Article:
You have just asked me: how does one recognize God's call? Well, the secret of the vocation lies in the capacity for and joy of distinguishing, listening to, and obeying his voice. But to do this it is necessary to accustom our hearts to recognizing the Lord and to having an awareness of him as a Person who is close to me and loves me.
As I said this morning, it is important to learn to live in our days moments of inner silence in order to hear the Lord's voice. You may be sure that if we learn to listen to this voice and to follow it generously, we have nothing to fear, we know and feel that God is with us, that God is Friend, Father and Brother.
In a word: the secret of the vocation lies in the relationship with God, in prayer that develops, precisely, in inner silence, in the capacity for listening, hearing that God is close. And this is true both before the decision, that is, at the time of deciding and setting out, and afterwards, if one wants to be faithful and to persevere on the way.
St Peter Celestine was first and foremost this: a man of listening, of inner silence, a man of prayer, a man of God. Dear young people, may you always make room in your day for God, to listen to him and pray to him!
And here I would like to say something else to you: true prayer is not at all foreign to reality. If prayer should alienate you, remove you from your real life, be on your guard – it would not be true prayer! On the contrary, dialogue with God is a guarantee of truth, of truth with ourselves and with others and hence of freedom. Being with God, listening to his word, in the Gospel and in the Church's Liturgy, protects you from the dazzle of pride and presumption, from fashions and conformism, and gives you the strength to be truly free, even from certain temptations masked by good things.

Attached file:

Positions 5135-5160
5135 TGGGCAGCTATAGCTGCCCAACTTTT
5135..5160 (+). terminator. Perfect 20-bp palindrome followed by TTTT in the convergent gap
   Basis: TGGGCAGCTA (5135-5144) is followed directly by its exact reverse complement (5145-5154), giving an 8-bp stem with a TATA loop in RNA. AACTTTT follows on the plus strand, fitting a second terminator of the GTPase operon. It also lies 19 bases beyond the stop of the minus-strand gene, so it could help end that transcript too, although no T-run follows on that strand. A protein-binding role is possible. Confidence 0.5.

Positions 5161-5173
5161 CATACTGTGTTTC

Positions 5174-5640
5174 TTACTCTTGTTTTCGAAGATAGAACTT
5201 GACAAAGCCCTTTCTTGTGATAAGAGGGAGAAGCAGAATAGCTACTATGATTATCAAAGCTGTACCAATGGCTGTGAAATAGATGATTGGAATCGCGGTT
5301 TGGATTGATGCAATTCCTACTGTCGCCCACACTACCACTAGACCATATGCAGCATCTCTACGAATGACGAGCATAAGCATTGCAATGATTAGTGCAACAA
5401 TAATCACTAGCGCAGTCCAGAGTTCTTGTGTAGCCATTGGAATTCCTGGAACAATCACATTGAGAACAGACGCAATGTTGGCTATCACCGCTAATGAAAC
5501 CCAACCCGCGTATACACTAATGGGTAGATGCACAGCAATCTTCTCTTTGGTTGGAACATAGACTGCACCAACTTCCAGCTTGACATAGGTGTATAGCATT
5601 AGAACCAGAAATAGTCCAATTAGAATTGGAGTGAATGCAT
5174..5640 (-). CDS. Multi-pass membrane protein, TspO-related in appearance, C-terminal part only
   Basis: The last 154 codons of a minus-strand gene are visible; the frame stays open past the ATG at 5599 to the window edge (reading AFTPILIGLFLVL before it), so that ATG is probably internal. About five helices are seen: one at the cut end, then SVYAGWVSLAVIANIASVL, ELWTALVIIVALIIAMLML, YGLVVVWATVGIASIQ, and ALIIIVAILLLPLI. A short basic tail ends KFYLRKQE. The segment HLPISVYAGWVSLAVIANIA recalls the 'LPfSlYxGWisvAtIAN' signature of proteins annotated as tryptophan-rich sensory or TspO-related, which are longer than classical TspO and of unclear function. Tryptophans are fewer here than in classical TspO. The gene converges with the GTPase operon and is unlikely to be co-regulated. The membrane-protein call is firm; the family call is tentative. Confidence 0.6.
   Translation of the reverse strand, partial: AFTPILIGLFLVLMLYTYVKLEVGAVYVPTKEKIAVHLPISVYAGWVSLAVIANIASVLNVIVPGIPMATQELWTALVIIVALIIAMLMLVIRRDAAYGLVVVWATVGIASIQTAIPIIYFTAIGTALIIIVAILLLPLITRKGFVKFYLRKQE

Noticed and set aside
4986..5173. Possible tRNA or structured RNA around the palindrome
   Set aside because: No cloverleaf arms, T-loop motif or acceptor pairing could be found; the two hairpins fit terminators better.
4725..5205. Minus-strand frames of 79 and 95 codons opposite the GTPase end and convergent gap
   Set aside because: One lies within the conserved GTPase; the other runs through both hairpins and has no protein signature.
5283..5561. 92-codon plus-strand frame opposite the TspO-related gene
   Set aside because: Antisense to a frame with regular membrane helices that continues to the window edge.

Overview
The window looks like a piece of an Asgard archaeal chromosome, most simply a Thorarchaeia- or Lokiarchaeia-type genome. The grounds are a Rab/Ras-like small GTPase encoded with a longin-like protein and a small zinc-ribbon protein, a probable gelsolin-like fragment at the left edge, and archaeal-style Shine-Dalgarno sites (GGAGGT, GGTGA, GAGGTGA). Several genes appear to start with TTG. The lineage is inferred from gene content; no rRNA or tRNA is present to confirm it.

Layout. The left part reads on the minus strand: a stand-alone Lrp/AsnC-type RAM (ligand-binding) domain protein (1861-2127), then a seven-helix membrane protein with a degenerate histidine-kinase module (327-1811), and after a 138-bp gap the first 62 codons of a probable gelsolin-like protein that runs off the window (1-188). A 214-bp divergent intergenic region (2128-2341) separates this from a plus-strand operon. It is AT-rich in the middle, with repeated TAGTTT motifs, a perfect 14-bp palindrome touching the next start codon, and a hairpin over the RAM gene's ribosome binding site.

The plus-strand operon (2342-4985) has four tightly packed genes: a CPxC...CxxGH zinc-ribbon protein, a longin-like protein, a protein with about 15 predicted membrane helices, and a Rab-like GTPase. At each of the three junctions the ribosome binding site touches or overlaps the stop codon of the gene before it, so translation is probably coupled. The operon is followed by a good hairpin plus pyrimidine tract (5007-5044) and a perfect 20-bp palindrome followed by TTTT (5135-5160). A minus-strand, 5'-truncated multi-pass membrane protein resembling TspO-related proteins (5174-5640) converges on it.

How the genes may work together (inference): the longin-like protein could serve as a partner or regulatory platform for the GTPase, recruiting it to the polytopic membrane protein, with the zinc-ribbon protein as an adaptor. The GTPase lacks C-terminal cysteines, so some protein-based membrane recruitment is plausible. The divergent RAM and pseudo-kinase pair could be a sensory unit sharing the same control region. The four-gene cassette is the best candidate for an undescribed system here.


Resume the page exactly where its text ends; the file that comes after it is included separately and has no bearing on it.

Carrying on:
You asked me: how can we be “in” the world but not “of” the world? I answer you: precisely through prayer, through personal contact with God. It is not a question of multiplying words – Jesus already said this to us – but of being in God's presence, of making our own, in our minds and in our hearts, the words of the “Our Father” that embraces all the problems of our lives, or by adoring the Eucharist, meditating on the Gospel in our room or participating with recollection in the Liturgy. None of this removes us from life but instead helps us truly to be ourselves in every context, faithful to the voice of God who speaks to our conscience, free from the conditioning of the time!
This is how it was for St Celestine v. He was able to act according to his conscience in obedience to God – hence without fear and with great courage – even in difficult moments such as those linked to his brief Pontificate, not fearing to lose his dignity but knowing that it consists in existing in truth.
And the guarantee of truth is God. Those who follow him have no fear, not even of denying themselves, of giving up their own ideas, for, as St Teresa of Avila said, “Those who have God lack nothing”.
Dear Friends, faith and prayer do not solve problems but rather enable us to face them with fresh enlightenment and strength, in a way that is worthy of the human being and also more serenely and effectively.
If we look at the history of the Church we see that it is peopled by a wealth of Saints and Blesseds who, precisely by starting from an intense and constant dialogue with God, illumined by faith, were able to find creative, ever new solutions to respond to practical human needs in all the centuries: health, education, work, etc. Their entrepreneurial character was motivated by the Holy Spirit and by a strong and generous love for their brethren, especially for the weakest and most underprivileged.